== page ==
Overall, "Rock Ain't Dead" is more polished and perhaps slightly more memorable than the band's debut. It seems that the band might have been purposely trying to go into an even more commercial direction. For example, "Walkin' With Angels" is pure 80's pop rock, right down to the sing-along chorus, processed guitars and the blistering lead break. (C'mon even Prince and Michael Jackson had guitar lead breaks in the 80's.) "Throw a Party" is exactly what the title implies, a hard rock party anthem tailor made for radio play."Lost in Love" and "Sole Survivor" are two more songs that easily could have been hits. Both songs have big pop hooks, the later being a power ballad. Again, both of these songs have a lot in common with Def Leppard, with only the vocals standing in stark contrast. Other songs like "Crazy" and "Nothwinds" are more straight forward rock songs, but again, the melodic pop metal sound is still very prominent. If "Pyromania" wasn't one of the band's biggest influences for when writing this album, I would be very surprised.
Heavy Pettin - Big Bang (FM Revolver) 1989
1. Born To Burn (3:25)
2. Romeo (4:58)
3. Lonely People (5:18)
4. This Is America (5:26)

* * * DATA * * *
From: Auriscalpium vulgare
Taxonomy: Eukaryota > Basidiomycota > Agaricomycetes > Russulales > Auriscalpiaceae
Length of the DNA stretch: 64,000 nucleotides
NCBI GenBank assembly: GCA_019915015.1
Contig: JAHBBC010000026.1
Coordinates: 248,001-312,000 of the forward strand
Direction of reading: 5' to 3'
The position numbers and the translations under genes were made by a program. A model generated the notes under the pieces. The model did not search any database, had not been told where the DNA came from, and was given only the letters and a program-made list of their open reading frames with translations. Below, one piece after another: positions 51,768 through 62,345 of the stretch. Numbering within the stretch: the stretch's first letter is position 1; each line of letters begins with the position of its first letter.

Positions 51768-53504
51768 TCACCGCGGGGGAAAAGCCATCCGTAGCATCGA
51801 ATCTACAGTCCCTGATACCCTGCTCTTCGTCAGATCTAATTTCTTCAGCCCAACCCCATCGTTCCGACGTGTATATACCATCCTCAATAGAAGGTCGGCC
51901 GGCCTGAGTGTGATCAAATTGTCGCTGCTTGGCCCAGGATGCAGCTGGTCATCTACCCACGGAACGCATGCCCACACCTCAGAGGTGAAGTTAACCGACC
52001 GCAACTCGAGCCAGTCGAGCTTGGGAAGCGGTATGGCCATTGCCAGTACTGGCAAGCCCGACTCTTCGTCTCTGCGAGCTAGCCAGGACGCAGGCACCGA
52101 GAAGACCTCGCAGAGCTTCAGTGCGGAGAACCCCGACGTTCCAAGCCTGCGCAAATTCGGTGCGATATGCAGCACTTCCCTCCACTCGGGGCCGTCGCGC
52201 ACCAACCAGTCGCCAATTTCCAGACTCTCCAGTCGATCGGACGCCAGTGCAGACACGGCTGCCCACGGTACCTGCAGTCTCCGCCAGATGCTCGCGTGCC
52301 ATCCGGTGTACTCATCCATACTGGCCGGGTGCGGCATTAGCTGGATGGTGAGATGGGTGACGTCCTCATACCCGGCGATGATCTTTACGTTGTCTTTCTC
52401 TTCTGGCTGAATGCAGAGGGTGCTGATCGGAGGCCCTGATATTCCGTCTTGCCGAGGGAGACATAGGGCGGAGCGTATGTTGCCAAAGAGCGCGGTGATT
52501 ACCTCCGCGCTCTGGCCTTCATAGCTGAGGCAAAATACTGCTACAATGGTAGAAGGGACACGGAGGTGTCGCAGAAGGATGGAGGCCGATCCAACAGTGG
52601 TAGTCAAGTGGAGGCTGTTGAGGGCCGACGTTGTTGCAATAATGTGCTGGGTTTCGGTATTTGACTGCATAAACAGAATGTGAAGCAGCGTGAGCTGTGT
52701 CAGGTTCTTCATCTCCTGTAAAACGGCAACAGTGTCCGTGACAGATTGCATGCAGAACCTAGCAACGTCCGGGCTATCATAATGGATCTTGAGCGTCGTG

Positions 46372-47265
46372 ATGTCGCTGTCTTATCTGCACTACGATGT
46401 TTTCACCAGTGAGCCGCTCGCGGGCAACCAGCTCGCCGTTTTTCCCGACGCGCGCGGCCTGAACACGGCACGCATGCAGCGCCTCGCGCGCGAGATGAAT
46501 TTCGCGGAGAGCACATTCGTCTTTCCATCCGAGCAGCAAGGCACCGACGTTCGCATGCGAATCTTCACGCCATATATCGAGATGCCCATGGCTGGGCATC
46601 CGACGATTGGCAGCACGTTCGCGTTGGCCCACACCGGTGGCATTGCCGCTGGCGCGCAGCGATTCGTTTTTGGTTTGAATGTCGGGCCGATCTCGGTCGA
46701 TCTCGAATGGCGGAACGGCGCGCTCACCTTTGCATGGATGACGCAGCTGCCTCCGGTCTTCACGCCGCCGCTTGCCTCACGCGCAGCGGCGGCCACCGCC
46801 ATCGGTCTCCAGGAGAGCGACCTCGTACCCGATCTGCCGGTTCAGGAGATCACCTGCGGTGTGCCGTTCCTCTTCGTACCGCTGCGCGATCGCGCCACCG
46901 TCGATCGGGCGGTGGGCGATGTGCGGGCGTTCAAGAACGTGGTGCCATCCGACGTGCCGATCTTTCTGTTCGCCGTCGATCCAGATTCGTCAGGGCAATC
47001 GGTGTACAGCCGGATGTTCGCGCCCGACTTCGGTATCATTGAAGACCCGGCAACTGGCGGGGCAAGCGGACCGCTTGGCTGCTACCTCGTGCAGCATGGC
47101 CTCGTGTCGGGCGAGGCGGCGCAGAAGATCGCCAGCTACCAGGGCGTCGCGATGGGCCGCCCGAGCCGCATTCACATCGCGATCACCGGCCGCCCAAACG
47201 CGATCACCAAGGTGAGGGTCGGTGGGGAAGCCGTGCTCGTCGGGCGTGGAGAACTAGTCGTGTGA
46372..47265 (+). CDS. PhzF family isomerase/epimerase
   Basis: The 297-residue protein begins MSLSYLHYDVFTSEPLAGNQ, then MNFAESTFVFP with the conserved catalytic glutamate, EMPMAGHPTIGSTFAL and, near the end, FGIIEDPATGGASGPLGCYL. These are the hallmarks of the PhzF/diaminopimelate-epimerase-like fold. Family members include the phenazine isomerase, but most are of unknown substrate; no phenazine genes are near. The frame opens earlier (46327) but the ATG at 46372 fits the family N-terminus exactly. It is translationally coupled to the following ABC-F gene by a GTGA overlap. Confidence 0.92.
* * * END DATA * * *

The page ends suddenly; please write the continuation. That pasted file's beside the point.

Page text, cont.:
5. Looking For Love (4:45)
6. Madonna On The Radio! (3:21)
7. Don't Call It Love (4:20)
8. Heaven Scent (3:50)
9. Two Hearts (4:50)
'Big Bang' was the third full-length release from Scotland's Heavy Pettin. Though the album was recorded in 1986 for Polydor, t wasn't released until 1989 on the FM Revolver Records label out of the UK.
If "Rock Ain't Dead" was akin to Def Leppard's "Pyromania", then "Big Bang" is likened to the Leppard's "Hysteria". "Rock Ain't Dead" was a hard rock album with a slight pop sheen. "Big Bang" is a pop album with barely a trace of heavy metal or hard rock. Keyboards lead the way, with some guitar riffs giving some of the songs a slight edge. The production is polished to the point of shiny plastic but the songs are full of big pop hooks and some nice guitar solos. The 80's were kind to guitar shredders. Even non-metal bands seemed to love a good guitar solo.
"This Is America" is one of the more straight-forward rockin' songs on the album. It's a big anthemic song and sounds like a song Night Ranger could have recorded during their heyday. I must say, I quite enjoyed this song right down to the dueling guitar solos. "Don't Call It Love" is another straight-forward rock and roll song. "Born to Burn" also has hints of Heavy Pettin's more rockin' past, though the keyboards sort of rob the song of it's heavy edge. Hamie's vocals are unmistakable. His high, smooth voice seems to work well for this type of keyboard driven, 80's pop rock. "Romeo" is an incredibly cheesy ballad and was apparently the song the band chose to represent this album. The band showcased the song on Scotland's Eurovision Song Contest much to the shock and surprise of the bands NWOBHM fan base.
I read a review on-line that stated, "This (album) sounds more like Belinda Carlisle than one of the bands that spearheaded the NWOBHM." Well that may be a bit of a stretch, but the point is still relavant. "Big Bang" is a far cry from the hard rock of "Lettin Loose".